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Nocturne (1946)

6.7
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Ratings: 6.7/10 from 583 users  
Reviews: 29 user | 6 critic

Police detective Joe Warner investigates the shooting of womanizing composer Keith Vincent. Evidence points to suicide and that is the official verdict, but Joe doesn't buy it and ... See full summary »

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(screen play), (story), 2 more credits »
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Title: Nocturne (1946)

Nocturne (1946) on IMDb 6.7/10

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Cast

Complete credited cast:
...
Joe Warne
Lynn Bari ...
Frances Ransom
Virginia Huston ...
Carol Page
Joseph Pevney ...
Fingers
Myrna Dell ...
Susan
Edward Ashley ...
Vincent
Walter Sande ...
Halberson
Mabel Paige ...
Mrs. Warne
Bern Hoffman ...
Torp (as Bernard Hoffman)
Queenie Smith ...
Queenie
...
Gratz (as Mack Grey)
Rest of cast listed alphabetically:
Lilian Bond ...
Mrs. Billings (scenes deleted)
Broderick O'Farrell ...
Billings' Butler (scenes deleted)
William Wright ...
Mr. Billings (scenes deleted)
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Storyline

Police detective Joe Warner investigates the shooting of womanizing composer Keith Vincent. Evidence points to suicide and that is the official verdict, but Joe doesn't buy it and obsessively keeps looking, tracking down one discarded love after another, despite being ordered off the case. Written by Ken Yousten <kyousten@bev.net>

Plot Summary | Add Synopsis


Certificate:

Approved | See all certifications »
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Details

Country:

Language:

Release Date:

11 November 1946 (USA)  »

Also Known As:

Nocturne  »

Company Credits

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Technical Specs

Runtime:

Sound Mix:

(RCA Sound System)

Aspect Ratio:

1.37 : 1
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Did You Know?

Trivia

When Police Lt. Joe Warne says, "I like that alibi. It's round, it's firm, it's fully packed.", he is riffing on a phrase often used in advertising for Lucky Strike cigarettes at the time: "So round, so firm, so fully packed." See more »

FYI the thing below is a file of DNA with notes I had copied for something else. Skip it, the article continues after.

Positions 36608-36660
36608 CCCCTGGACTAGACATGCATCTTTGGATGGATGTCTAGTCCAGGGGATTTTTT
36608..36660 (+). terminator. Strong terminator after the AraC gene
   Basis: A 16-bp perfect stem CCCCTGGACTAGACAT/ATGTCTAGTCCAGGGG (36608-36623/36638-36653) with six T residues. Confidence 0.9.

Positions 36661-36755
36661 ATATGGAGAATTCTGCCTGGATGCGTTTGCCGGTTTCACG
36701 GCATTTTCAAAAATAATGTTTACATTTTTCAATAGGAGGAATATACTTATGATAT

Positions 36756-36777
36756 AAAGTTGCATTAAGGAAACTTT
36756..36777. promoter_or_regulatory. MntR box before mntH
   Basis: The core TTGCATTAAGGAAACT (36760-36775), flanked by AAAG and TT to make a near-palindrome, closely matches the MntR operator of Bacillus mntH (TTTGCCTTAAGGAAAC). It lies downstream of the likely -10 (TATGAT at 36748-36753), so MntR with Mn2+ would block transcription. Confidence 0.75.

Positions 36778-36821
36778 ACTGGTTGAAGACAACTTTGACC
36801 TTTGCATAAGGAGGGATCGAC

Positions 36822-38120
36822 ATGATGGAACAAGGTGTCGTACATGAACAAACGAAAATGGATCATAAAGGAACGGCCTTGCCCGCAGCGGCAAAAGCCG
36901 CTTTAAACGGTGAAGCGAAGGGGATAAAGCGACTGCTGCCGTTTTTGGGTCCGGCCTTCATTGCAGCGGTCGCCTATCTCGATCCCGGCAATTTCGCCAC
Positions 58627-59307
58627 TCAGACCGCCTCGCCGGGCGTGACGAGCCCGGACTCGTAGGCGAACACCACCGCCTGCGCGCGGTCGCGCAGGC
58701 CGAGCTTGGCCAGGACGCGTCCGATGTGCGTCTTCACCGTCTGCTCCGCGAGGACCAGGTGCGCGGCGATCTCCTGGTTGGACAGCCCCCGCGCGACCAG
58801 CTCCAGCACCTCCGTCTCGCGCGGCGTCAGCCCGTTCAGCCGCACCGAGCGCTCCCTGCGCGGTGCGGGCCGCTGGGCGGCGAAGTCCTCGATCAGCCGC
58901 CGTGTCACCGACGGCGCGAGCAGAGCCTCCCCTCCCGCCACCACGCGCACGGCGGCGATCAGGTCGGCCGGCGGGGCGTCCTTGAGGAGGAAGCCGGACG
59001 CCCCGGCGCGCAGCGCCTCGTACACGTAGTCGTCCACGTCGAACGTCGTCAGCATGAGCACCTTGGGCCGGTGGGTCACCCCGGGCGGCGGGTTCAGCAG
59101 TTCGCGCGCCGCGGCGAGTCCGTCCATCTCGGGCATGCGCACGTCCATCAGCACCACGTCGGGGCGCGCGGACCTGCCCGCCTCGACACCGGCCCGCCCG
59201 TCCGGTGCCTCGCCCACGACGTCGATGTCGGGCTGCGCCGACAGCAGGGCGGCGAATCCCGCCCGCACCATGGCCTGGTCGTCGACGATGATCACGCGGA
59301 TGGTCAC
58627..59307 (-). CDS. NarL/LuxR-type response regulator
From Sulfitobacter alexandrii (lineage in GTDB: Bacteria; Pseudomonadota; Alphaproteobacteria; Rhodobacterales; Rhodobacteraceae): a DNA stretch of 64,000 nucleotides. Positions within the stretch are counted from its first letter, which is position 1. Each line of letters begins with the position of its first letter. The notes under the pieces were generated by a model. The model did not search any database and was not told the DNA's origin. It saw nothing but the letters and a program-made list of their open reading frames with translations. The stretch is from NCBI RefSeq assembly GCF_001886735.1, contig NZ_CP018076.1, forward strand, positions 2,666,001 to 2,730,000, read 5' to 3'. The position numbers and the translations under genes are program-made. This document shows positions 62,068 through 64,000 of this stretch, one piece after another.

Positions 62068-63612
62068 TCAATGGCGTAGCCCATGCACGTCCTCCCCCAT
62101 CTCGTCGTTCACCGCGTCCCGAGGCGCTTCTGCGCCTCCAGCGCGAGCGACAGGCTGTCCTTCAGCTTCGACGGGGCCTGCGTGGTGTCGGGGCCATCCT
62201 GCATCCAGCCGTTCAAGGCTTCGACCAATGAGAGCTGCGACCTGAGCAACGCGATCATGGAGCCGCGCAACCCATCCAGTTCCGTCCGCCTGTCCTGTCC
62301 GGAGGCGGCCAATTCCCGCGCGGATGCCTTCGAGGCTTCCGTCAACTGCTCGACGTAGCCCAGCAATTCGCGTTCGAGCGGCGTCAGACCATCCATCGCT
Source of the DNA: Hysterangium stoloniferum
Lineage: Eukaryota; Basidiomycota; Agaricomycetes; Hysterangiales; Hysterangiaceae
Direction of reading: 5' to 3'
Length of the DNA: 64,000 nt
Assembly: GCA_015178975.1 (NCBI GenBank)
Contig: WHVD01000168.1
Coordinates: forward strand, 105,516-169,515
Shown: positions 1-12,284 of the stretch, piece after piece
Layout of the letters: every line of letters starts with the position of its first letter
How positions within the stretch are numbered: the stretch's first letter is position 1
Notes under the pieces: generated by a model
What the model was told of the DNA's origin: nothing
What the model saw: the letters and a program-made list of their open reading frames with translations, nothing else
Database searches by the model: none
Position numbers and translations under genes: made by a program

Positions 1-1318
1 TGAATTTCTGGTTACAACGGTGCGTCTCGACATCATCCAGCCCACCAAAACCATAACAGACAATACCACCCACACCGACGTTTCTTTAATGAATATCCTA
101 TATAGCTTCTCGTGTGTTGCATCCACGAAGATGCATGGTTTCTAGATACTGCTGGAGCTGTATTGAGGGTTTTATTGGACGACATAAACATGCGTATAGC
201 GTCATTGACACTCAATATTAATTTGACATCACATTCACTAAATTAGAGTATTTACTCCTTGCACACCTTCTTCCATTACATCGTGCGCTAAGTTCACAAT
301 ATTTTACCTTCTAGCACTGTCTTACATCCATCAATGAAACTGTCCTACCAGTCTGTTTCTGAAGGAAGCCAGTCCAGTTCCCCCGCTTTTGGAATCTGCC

Goofs

Fingers is playing a spinet piano, but the sound is that of a grand piano. See more »

Quotes

Susan: He was a ladykiller. But don't get any ideas. I ain't no lady.
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Connections

Featured in Los Angeles Plays Itself (2003) See more »

Soundtracks

A Little Bit is Better than None
Music and Lyrics by Eleanor Rudolph
Sung by Virginia Huston (dubbed by Martha Mears) (uncredited)
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User Reviews

 
Vivid L.A. mystery falls just short of being a classic of the noir cycle
30 September 2002 | by (Western New York) – See all my reviews

A spectacular aerial nightscape of Los Angeles opens Nocturne, finally gliding down over a cliffside house and zooming right into the living room. There, a playboy songwriter sits at the piano while giving the brush-off to the latest in his string of lady friends. (She's veiled in black, but get a load of her instep.) A shot rings out....

Nocturne has a great, hard look; coupled with a nice feel for its milieu (piano bars, courtyard apartments, photography and movie studios), it adds up to one of the more vivid L.A. movies, especially when the dry winds rattle the leaves and stir up the rubbish. If in the end Nocturne doesn't quite redeem its promise, it's not for want of trying.

Part of its problem lies in its star, George Raft, as the police detective assigned the case. A 40ish bachelor who lives with Mom (scene-stealing Mabel Paige), he has a sharp eye for willing women, including his suspects. No one ever mistook Raft for a great actor, but sometimes he fits, sometimes he doesn't. Here he's so-so, a smart-mouthed Dapper Dan who leaks not a clue as to why he's always in hot water for insubordination and excessive force (it would have been a terrific Dick Powell part).

Raft's sleuthing takes him through the dead man's stable of exes (all of whom, for reasons that stay unexplained, he used to call `Dolores'). Among them Raft meets up with a sister act: hard-boiled brunette Lynn Bari and sweet blonde Virginia Huston, who sings in a night spot where Joseph Pevney (later to direct Shakedown, Meet Danny Wilson and Female On The Beach) entertains from a rolling piano, muscled from table to table by big, dumb Bernard Hoffman. But Raft keeps following false leads and encountering dead ends....

One of the chief pleasures of film noir must also be counted among its drawbacks: all too often, there's a lot more style than sense. With Nocturne, that's hard to overlook, so it falls just short of being a classic installment in the noir cycle.


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